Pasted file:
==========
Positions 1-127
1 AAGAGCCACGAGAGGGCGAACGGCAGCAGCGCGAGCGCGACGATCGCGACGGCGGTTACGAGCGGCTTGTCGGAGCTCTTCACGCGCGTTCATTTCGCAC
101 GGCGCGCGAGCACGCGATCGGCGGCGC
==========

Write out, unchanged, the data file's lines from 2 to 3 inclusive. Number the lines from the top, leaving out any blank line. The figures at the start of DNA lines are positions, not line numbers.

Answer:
1 AAGAGCCACGAGAGGGCGAACGGCAGCAGCGCGAGCGCGACGATCGCGACGGCGGTTACGAGCGGCTTGTCGGAGCTCTTCACGCGCGTTCATTTCGCAC
101 GGCGCGCGAGCACGCGATCGGCGGCGC